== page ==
Monday, December 26, 2016

Manchester By The Sea Explores How Human Beings Can Go On Carrying Immense Sorrow

To carry pain in one's heart is to be human. Our own experiences in life begin and end with regret, no matter how fruitful or unsuccessful our lives turn out to be. It's always the unsatisfactory moments in our own lives that preoccupy our minds. One's sleeping patterns can easily be disrupted by contemplating the simple ways a person could have substantially improved their own life. We've all got our own emotional baggage stemming from the past to work out, and so, Manchester By The Sea, feels very much an emotionally universal project, one that is fully pivoted upon this thematically rich concept. What follows is quite excellent in the way it deftly handles some tricky subject matter without coming across as exploitative or manipulative. It honestly, above all else, feels true.

Lee Chandler (Casey Affleck) does not live a complicated life. In these winter months, this Quincy, Massachusetts resident spends his morning clearing his walkway of snow before heading off to be a janitor and tending to the various problems of local townspeople. He's emotionally distant, he's not very good at interacting with other human beings, he's very much like the lead character Kanji Watanabe in Akira Kurosawa's 1952 film Ikiru, in that both Lee Chandler and Kanji Watanabe are withdrawn human beings best described as "mummies". Two other things worth noting about Lee Chandler; he's the lead character of Manchester By The Sea and his brother has just passed away.

The tragic loss of his brother means the responsibility of raising Lee Chandler's 16-year-old nephew, Patrick, has been passed onto....Lee Chandler. Patrick refuses to move over to Quincy with Lee since he's got his own life in his hometown, but Lee is having trouble raising Patrick here since he used to live in this very same town in more idyllic times. Manchester By The Sea takes its time getting to the reveal of what exactly tore apart Lee Chandler's life all those years ago, but despite all of the screentime dedicated to preparing you emotionally to see something (though we, the viewer, don't know what) gut-wrenching, what unfolds is overwhelming in both its darker nature and the way the movie depicts it.

In terms of both the way its edited and the types of shots it uses, Manchester By The Sea has a very subdued visual style that works to the movies benefit in an emotionally powerful. This is a very naturalistic story requiring a delicate touch to work with the darker storytelling elements within, and over-the-top frantic editing and similarly distracting visual choices could have detracted from the intimate small-scale atmosphere the film needs to work. Instead, there's a restrained approach to visually depicting the movies story that sneaks up on you in terms of its emotional power.  I honest to God eft the movie thinking there were moments where director Kenneth Lonergan had a stilted directing style, but ruminating on the motion picture further, I've come to realize he actually gives Manchester By The Sea its own aesthetic that's stealthy in the way it enhances visually the story its telling.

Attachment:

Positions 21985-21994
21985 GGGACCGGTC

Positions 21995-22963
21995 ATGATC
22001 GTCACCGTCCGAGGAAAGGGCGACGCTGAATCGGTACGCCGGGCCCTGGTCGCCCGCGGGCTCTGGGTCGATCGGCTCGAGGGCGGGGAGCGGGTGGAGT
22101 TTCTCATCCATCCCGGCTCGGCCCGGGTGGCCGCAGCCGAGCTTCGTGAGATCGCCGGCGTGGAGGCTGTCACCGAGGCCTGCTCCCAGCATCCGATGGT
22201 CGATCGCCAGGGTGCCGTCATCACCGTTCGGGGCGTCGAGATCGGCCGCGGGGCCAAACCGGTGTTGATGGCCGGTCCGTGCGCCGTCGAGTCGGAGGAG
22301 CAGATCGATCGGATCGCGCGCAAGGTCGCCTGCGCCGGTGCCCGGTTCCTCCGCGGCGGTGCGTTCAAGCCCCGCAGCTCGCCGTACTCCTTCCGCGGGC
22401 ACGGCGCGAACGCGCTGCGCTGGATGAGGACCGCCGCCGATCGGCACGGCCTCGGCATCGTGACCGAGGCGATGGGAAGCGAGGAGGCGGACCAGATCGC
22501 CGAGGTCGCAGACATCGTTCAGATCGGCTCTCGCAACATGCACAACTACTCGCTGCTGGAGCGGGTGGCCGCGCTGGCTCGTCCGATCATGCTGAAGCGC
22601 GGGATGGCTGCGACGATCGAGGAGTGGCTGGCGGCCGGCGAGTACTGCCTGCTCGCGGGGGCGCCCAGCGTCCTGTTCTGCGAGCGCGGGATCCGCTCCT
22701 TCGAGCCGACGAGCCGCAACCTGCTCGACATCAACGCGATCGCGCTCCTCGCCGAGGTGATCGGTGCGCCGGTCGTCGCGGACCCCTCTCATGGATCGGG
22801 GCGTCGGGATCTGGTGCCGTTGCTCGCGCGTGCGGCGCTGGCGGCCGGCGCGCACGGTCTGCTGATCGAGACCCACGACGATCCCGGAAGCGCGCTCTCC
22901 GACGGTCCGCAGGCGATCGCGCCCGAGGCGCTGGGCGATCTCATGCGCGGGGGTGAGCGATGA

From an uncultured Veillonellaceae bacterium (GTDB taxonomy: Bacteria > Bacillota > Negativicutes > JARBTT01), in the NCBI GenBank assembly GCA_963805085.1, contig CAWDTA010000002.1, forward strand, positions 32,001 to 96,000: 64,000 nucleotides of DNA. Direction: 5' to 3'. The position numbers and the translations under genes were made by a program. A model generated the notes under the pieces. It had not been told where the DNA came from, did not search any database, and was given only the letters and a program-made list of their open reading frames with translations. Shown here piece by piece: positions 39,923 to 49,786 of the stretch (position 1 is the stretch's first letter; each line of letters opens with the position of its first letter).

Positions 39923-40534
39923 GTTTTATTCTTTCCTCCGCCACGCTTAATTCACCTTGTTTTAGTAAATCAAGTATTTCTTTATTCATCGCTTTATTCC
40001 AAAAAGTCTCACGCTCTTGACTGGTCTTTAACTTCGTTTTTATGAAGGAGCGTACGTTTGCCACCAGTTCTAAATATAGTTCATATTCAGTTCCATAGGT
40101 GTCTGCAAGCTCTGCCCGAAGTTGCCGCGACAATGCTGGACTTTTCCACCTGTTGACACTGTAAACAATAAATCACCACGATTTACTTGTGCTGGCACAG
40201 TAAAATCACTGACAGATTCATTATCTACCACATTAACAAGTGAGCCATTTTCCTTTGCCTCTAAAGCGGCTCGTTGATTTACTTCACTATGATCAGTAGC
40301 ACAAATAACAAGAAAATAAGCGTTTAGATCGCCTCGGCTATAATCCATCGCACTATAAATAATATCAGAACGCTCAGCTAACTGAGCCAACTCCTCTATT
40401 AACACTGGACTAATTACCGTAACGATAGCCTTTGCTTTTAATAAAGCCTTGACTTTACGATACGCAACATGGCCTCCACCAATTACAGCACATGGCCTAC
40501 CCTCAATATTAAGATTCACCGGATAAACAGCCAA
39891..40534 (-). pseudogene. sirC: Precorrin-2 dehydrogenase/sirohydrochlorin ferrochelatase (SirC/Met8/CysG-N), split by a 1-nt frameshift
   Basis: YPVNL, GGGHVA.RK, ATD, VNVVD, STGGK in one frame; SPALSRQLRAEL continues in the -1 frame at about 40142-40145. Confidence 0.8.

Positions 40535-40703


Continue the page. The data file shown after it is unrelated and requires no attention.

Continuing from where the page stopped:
Take, for example, a scene at night where Patrick goes to his freezer only to find all these packages of meat plopping to the floor. As he struggles to put all the meat back in the freezer, he begins to slowly but noticeably break down emotionally in regards to the recent tragedy that has befallen his father. Close-up shots are eschewed here as an elongated medium shot is instead used that allows the viewer to take in the biggest display of vulnerability on the part of Patrick yet in the story. Manchester By The Sea does not want any part of its production to distract the viewer from what's transpiring on-screen. It's raw and uncomfortable to watch in all the right ways, helped by the fact that Lucas Hedges gives an exemplary performance that's crucial to the movie working as well as it does.

Lucas Hedges is a youngster whose most previously most high-profile work as an actor was two minor roles in the last two Wes Anderson films. Expect to see him in way more motion pictures in the years to come as his performance in Manchester By The Sea is outstanding for sure. Somehow even better is Casey Affleck in the lead role of Lee Chandler, a performance that requires a subdued sense of aching that Affleck absolutely sells with painful authenticity. Just watching him standing still in certain moments conveys a lifetime of torment, it's truly an incredible turn that reveals a whole new layer for Affleck as an actor.

Watching Affleck and Hedges bounce off each other in their respective roles provides a couple moments of amusement but primarily their interactions help underscore the way both of their characters are coming to terms with the immense amount of agony in their lives. There are no tidy resolutions, no easy morals to be found in their time spent together, but that's how it should be. After all, Manchester By The Sea is a very true-to-life depiction of coping with grief and you don't get one-trick solutions to that. This is a movie that completely understands that and depicts it by way of this emotionally stirring motion picture.

No comments:

Post a Comment